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Organizing for America: "A Start-up With the Assets of Google"

BY Micah L. Sifry | Monday, December 16 2013

OFA's Jon Carson addressing RootsCamp 2013 (Photo by Roshni Karwal)

To hear Jon Carson tell it, Organizing for America, the continuation of President Obama's massive 2012 political machine, was nothing but a one-man shop on January 20, 2013, just him sitting "in a Potbellies restaurant" near the White House charting out its future. Except for one thing. "We were a start-up that inherited the assets of Google." That is, as Carson, OFA's executive director, made clear at an open session last Friday morning at RootsCamp 2013, OFA isn't really a start-up at all, just a new bottle for all the campaign's old wine. And a much smaller bottle at that. For while OFA did inherit digital assets like the @barackobama Twitter account and its massive email list, it had to start from scratch raising money to pay for a staff and figure out what kind of role it could play as a loyal handservant to Obama in a post-campaign setting. Read More

Organizing for Action Tries To Guilt Members Into Donating

BY Sarah Lai Stirland | Monday, April 1 2013

President Obama's advocacy group Organizing for Action stepped up its campaign to raise money online last week by blasting the subscribers of its e-mail list at least seven times over the course of five days asking them ... Read More

Organizing for Action Is Ramping Up

BY Sarah Lai Stirland | Thursday, March 21 2013

Organizing for Action isn't wasting time letting the lessons of 2012 languish. The campaign is ramping up and just sent out a list of positions that it's looking to fill. Among those wanted: e-mail strategists and ... Read More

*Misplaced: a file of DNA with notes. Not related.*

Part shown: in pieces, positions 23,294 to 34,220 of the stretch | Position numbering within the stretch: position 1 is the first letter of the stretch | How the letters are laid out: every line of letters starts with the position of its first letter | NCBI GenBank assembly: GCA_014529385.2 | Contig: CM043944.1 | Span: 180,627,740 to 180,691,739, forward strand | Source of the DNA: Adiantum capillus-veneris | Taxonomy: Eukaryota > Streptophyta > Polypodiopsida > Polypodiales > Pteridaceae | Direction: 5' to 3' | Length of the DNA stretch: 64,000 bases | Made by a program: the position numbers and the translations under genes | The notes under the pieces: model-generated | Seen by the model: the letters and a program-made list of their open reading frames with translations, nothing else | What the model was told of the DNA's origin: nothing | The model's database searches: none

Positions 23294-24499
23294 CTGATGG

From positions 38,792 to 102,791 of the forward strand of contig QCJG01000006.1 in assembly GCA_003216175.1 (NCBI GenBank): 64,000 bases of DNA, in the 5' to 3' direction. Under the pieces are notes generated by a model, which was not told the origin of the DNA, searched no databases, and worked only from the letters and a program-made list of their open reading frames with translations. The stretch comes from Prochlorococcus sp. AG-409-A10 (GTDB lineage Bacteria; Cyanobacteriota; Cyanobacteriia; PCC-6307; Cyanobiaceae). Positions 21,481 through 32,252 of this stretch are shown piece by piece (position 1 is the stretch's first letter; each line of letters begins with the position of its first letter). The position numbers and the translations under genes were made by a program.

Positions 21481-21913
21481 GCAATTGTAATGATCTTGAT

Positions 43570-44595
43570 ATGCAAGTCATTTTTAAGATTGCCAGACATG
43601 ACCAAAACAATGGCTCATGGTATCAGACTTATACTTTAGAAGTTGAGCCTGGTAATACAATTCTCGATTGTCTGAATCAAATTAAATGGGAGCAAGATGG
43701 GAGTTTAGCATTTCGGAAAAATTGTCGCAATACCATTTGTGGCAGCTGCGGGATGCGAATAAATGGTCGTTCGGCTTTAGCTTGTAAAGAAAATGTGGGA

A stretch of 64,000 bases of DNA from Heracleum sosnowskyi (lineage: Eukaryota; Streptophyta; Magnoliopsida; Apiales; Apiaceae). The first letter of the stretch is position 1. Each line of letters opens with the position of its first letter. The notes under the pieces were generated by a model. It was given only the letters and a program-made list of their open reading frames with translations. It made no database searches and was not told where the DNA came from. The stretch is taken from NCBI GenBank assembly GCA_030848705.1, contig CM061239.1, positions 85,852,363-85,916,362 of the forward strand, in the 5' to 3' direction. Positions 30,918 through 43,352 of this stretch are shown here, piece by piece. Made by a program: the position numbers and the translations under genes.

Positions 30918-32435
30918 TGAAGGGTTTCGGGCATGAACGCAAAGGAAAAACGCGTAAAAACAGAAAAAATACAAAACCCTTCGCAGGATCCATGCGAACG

URL Related to Obama's "Organizing for Action" Now Goes to NRA Website

BY Sarah Lai Stirland | Tuesday, January 29 2013

A Web domain using the name of President Obama's grassroots lobbying group Organizing for Action now points to the National Rifle Association's web site. Derek Bovard, a computer technician in Castle Rock, Colo., registered the domain name organizingforaction.net after seeing a report about the formation of the lobbying group on Fox News last Friday. Bovard, a Republican who voted for Mitt Romney in the last election cycle, says that he bought the domain for $10 and would be willing to part with it for $10,000. Read More

Looking For Organizingforaction.com? Sorry, Domain's Taken

BY Sarah Lai Stirland | Monday, January 28 2013

Obama supporters have developed a reputation for being tech savvy, but they may have dropped the ball on this one. Organizing for Action, the advocacy group founded to enable Obama 2012 campaign supporters to lobby ... Read More

"Organizing for Action" Takes Shape, But How Much Power Will Its Volunteers Have?

BY Sarah Lai Stirland | Tuesday, January 22 2013

Picture: Courtesy of Obama Campaign Legacy Conference

"Organizing for Action," the successor organization to Obama for America tasked with pushing the president's agenda, is built on the idea that it can still be greater than the sum of its parts.

With 2.2 million volunteers in 2012 pushing Barack Obama's re-election campaign over the finish line, the promise is certainly there: A nationwide organization, converted from electoral ambitions to policy advocacy, mobilized while the feeling of momentum is still fresh in its members' minds. But while the organization hosted a weekend launch event to kick off "OFA 4.0" — or 3.0 if, like Obama officials, one skips an iteration — it's still unclear how volunteers will tap into the technology infrastructure that helped them to win in November 2012.

The campaign will continue to own all of the campaign infrastructure, a former campaign official told techPresident. If that includes software and data, then Organizing for Action will be leasing from Obama for America access to some of the technology that leveraged the work of those millions of volunteers.

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White House Takes Us Behind The Scenes Of 'We The People' Petition Program

BY Sarah Lai Stirland | Friday, March 23 2012

The White House on Thursday released an online video to show the public how it incorporates feedback from its online petitioning tool "We The People," into staffers' policy formulating process. Read More